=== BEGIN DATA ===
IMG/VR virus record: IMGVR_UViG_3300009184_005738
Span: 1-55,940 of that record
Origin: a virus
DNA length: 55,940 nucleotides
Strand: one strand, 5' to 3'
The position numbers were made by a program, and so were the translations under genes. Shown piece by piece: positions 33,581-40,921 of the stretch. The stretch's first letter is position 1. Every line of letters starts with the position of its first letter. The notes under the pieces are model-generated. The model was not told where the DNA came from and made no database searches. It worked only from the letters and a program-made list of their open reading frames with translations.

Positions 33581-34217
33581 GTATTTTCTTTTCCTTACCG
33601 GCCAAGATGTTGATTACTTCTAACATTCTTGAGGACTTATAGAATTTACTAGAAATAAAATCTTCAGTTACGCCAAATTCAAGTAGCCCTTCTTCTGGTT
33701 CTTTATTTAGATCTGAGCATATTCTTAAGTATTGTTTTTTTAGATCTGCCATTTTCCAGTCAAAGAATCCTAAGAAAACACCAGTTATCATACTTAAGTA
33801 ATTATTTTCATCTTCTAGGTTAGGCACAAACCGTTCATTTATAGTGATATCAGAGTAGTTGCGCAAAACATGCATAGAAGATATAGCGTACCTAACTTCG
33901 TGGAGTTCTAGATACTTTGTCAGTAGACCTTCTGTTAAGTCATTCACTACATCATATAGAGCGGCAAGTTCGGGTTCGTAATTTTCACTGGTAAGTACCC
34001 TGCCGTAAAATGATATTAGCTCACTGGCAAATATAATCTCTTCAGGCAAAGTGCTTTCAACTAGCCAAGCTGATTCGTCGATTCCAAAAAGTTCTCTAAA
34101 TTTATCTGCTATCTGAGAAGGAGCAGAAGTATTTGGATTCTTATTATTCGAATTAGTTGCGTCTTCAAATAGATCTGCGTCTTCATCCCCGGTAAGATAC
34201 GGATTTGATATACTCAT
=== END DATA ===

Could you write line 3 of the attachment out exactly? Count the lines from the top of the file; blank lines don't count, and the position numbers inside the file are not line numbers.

Origin: a virus